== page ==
The sweet peas are just starting to bloom (autumn sown in pots in the tunnel, planted out in early February).

We have a garden full of bees but they are all showing a marked preference for the flower garden rather than the broad beans and peas, which is where I’d like to see them. So, following the French style, I shall move some granny’s bonnets, centaurea, iris and other bits and pieces closer to the veg and hope the bees are good enough to follow.

Hey, you bumbles! What about my broad beans?

 Another thing I need to try and do is be more patient when it comes to planting. The locals do nothing in their gardens until the beginning of May, then everything goes in together and within a couple of weeks it’s all through and romping away. There’s no faffing about starting things off early in pots, everything goes straight into the ground. I’ve seen the benefit of this approach in our patch. Take a look at these sunflowers:

My ‘Starburst Panache’ looks a bit pathetic compared to “Bird Food Wonder”!

the small one in the foreground is a ‘Starburst Panache’ I started off under cover in February and planted out in early May; the big one is self-set from winter bird feed. Say no more! Next year, they can all go straight into the ground as seed. I’ve had mixed results with my climbing bean plants, too: the ‘Borlotti’ were happy in pots and are just as happy in the ground, they have never looked back.

The ‘Borlotti Lingua Di Fuoco’ climbing beans are reaching for the stars…

On the other hand, the ‘Yard Long’ – also happy in pots – look completely miserable in the ground, and I’ve pushed some more seed in at the bottom of the poles as I’m not sure they’re going to make it.

…but the ‘Yard Long’ seem to have crash landed.

Patience, then. Oh dear, that will be as hard for me as the running!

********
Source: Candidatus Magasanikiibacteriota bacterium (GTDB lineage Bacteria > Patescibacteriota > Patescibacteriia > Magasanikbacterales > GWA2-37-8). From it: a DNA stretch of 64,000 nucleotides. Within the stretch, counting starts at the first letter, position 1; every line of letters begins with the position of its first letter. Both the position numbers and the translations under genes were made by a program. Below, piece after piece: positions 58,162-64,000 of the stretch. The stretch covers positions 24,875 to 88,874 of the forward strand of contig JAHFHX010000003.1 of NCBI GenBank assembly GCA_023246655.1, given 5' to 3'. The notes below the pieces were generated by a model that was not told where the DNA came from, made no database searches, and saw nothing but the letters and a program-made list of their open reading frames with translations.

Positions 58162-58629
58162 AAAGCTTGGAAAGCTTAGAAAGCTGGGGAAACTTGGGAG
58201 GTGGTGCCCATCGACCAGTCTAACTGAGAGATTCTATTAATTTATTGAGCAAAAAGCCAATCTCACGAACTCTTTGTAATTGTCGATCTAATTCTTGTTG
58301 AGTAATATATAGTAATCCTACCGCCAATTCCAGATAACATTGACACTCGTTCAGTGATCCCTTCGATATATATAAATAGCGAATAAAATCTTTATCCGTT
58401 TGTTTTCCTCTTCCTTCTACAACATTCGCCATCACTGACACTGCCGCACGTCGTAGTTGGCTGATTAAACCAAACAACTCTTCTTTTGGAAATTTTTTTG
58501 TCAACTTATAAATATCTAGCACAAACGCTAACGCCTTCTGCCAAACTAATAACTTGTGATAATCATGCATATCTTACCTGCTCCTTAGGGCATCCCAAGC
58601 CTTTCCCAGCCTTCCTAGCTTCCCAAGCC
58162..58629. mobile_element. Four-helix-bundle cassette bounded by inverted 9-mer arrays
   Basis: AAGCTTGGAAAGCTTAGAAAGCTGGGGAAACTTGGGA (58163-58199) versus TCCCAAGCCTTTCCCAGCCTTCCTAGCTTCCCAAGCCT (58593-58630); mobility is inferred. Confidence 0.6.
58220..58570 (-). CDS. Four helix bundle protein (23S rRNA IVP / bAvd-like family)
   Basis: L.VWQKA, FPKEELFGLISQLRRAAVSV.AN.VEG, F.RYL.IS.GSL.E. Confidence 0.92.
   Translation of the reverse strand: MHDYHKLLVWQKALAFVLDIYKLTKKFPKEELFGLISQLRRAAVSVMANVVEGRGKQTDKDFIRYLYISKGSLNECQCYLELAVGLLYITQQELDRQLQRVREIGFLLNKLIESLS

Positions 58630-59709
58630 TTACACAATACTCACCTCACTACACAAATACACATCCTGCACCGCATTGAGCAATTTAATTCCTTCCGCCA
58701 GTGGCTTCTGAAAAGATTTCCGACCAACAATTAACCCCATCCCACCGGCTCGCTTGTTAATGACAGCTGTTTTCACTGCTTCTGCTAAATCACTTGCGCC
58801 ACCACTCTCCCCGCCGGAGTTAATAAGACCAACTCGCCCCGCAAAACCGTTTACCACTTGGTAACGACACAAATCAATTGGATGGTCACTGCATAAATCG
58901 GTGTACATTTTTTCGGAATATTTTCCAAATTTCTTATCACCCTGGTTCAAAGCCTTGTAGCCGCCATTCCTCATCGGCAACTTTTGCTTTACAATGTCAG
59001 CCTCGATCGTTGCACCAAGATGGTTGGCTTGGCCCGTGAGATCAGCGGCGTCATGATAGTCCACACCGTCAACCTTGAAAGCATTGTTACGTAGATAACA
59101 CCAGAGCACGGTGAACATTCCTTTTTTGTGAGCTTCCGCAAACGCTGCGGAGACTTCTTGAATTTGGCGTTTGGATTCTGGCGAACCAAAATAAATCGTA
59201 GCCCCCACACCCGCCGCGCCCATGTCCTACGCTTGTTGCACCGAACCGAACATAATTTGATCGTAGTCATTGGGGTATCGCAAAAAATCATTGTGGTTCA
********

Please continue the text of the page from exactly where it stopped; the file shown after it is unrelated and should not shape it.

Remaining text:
One French tip we picked up several years ago are these funky tomato supports.

‘Sungold’ tomato supported by a twirly-whirly cane.

They’re brilliant: simply push them into the ground and gently wrap the growing point up through the spirals. The plants are fully supported without any need for tying in and at just under €1 each, they are the same price (believe it or not) as a single bamboo cane here so definitely the better buy.

Please note the considerable effort I have gone to in past weeks gathering wine bottle corks for the tops: there are some French habits I’m more then happy to embrace! 🙂


4 thoughts on “Flowers and French gardening tips

  1. All looking good. Congratulations on your valiant cork related activities!

    We eat Rocket flowers – the tender stem, unopened and just opened flowers. They look good in salads and have a mild Rocket flavour. Same with Mizuna flowers.


  2. Those yard long beans never do any good. An old boy on our site saw me sowing some and said that I’d be lucky of the whole plant got to be a yard long. He was right. The rest of the beans raced up the poles and cropped like crazy and the yard longs just sat there, not even a foot tall, and sulked.


    • Well, thanks for telling me – now I don’t feel quite as bad about them! They look such an awful colour I can’t believe they’re right and yes, they are very definitely sulking. Think I’ll try something different next year. You live and learn!